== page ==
So, Musharraf in Pakistan declared that he needed a state of emergency to protect the country from terrorists --- and the first people arrested were his own political opponents. And the Bush administration is protesting the move and urging a return to democracy every bit as loudly and sanctimoniously as it urged giving diplomacy and inspections a chance before the Iraq invasion.
Musharraf said in his own speech that he wouldn't pay attention to outside whining, which may suit Dubya's crew fine --- if you want to know what they really think, you have to follow the money and the guns, which are both still flowing unabated.
Musharraf also cited, in his speech, Lincoln's suspension of habeas corpus during the civil war --- never mind that Lincoln never arrested judges poised to rule against him, as Musharraf has done, nor cancelled scheduled elections, which are now, in Pakistan, very much in doubt.
But then again, times may be changing. The Senate Judiciary committee just voted in an Attorney General candidate who stated, in his testimony, that the President has the right to violate whatever laws he sees fit, at essentially his own discretion. (There was a slight chance that a majority of committee members would gag on the even more laughable claim that forcing water into prisoners' lungs until loss of consciousness is somehow not torture --- but they have evidently managed to swallow it). So, given that more modern Republican philosophy, and, say, Rudy Giuliani's idea of freedom:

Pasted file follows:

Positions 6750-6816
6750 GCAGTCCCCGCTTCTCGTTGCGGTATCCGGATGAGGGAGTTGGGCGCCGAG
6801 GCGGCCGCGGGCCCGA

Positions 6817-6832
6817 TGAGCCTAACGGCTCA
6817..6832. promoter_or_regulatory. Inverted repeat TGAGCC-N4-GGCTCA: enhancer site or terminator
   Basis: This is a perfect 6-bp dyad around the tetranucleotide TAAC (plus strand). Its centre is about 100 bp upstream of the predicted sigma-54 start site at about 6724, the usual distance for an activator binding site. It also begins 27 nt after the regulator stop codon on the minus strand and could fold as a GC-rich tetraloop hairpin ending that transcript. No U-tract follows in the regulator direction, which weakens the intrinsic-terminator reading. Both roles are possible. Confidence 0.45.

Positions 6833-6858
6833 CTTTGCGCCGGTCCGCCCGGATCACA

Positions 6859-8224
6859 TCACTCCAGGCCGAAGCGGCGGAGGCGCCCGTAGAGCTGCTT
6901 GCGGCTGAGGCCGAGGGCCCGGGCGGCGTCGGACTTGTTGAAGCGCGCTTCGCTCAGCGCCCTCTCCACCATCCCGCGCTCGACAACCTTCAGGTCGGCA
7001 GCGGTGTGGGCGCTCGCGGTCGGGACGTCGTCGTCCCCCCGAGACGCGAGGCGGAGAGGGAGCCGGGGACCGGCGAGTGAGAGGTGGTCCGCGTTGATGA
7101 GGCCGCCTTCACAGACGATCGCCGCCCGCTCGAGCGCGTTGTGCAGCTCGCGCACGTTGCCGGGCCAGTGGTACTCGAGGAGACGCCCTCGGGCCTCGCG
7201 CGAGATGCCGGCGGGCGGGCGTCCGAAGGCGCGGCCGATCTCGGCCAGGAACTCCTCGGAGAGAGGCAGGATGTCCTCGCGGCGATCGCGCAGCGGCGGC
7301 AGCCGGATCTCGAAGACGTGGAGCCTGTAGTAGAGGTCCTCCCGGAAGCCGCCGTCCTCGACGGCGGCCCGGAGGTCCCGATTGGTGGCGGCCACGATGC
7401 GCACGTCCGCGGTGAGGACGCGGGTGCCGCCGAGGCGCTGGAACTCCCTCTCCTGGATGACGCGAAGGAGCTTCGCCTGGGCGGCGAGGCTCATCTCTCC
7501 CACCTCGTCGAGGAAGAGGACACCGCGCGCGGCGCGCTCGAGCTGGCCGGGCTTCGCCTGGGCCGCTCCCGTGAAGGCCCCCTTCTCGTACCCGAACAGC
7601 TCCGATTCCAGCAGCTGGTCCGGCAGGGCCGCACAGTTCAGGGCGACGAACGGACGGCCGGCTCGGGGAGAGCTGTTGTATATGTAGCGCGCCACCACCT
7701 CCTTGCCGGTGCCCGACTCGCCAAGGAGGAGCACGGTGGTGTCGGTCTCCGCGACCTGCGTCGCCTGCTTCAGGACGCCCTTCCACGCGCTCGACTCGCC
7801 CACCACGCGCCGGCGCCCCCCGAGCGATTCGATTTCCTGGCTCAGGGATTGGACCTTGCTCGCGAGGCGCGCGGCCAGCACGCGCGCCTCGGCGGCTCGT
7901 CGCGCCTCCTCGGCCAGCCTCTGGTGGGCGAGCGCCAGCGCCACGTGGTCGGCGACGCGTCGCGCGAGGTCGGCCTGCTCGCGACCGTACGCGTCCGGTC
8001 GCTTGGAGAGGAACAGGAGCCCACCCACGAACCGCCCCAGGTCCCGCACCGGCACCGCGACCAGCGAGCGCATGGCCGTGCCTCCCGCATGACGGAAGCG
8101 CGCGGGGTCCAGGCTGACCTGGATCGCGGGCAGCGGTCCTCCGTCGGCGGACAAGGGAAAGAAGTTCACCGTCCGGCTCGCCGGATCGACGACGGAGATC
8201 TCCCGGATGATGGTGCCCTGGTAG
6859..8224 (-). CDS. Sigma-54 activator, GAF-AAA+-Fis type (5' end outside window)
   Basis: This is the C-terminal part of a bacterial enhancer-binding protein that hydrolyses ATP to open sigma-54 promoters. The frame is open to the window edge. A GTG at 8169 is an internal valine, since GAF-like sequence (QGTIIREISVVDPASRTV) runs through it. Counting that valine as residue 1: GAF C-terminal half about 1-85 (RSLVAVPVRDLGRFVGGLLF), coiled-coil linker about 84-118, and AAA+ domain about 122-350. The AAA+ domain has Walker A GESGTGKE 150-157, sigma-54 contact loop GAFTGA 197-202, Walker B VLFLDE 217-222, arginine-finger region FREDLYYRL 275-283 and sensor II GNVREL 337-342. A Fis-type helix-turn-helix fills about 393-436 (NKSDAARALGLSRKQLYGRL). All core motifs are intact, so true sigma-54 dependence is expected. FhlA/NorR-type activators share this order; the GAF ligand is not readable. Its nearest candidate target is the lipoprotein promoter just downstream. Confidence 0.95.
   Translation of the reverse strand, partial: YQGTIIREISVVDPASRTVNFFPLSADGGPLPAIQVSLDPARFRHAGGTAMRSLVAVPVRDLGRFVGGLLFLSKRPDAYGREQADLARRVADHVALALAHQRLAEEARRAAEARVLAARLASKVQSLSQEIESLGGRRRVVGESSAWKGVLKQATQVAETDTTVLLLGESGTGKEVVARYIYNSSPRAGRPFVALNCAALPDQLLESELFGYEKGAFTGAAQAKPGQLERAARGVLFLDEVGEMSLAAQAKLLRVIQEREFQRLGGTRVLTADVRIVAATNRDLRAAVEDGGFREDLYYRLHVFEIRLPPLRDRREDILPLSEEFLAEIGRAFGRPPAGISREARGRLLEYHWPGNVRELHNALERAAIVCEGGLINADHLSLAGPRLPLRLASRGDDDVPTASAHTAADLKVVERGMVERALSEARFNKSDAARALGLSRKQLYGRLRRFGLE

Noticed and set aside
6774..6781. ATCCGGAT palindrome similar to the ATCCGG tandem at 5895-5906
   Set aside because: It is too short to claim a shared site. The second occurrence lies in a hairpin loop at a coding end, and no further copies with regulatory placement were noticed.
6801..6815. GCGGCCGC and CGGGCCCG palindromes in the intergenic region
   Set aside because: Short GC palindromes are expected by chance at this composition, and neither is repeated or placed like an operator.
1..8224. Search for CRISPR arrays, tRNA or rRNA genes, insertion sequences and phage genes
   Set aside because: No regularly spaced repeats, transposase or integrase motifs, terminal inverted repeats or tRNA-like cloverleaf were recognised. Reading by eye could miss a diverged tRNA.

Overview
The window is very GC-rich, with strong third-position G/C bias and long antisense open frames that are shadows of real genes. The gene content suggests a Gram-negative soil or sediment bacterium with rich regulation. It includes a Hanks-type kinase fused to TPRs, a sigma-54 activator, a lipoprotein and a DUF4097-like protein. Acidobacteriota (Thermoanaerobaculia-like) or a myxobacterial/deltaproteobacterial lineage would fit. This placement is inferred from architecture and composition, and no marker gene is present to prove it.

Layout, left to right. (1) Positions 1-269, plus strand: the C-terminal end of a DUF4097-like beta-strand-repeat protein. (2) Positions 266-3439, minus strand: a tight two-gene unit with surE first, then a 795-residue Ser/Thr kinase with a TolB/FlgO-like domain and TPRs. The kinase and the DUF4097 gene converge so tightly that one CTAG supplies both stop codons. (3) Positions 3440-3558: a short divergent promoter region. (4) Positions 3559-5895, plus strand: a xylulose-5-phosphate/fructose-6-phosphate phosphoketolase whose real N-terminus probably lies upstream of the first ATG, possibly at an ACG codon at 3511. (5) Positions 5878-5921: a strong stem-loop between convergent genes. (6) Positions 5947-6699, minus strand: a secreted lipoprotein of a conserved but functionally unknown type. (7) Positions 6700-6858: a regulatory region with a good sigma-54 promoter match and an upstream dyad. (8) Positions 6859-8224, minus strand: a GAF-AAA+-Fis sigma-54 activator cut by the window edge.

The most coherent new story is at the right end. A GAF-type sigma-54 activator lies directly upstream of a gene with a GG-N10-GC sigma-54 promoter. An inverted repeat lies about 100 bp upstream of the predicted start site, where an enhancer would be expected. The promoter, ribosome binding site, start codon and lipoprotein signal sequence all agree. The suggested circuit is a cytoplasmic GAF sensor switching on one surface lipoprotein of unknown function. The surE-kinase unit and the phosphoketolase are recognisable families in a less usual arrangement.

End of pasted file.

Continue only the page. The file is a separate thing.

we Americans may yet have the opportunity to debate Musharraf's interpretation of Lincoln closer to home. In whispers, in private...
... freedom is not a concept in which people can do anything they want, be anything they can be. Freedom is about authority. Freedom is about the willingness of every single human being to cede to lawful authority a great deal of discretion about what you do.
[ Interruption by someone in the audience. ]
You have free speech so I can be heard.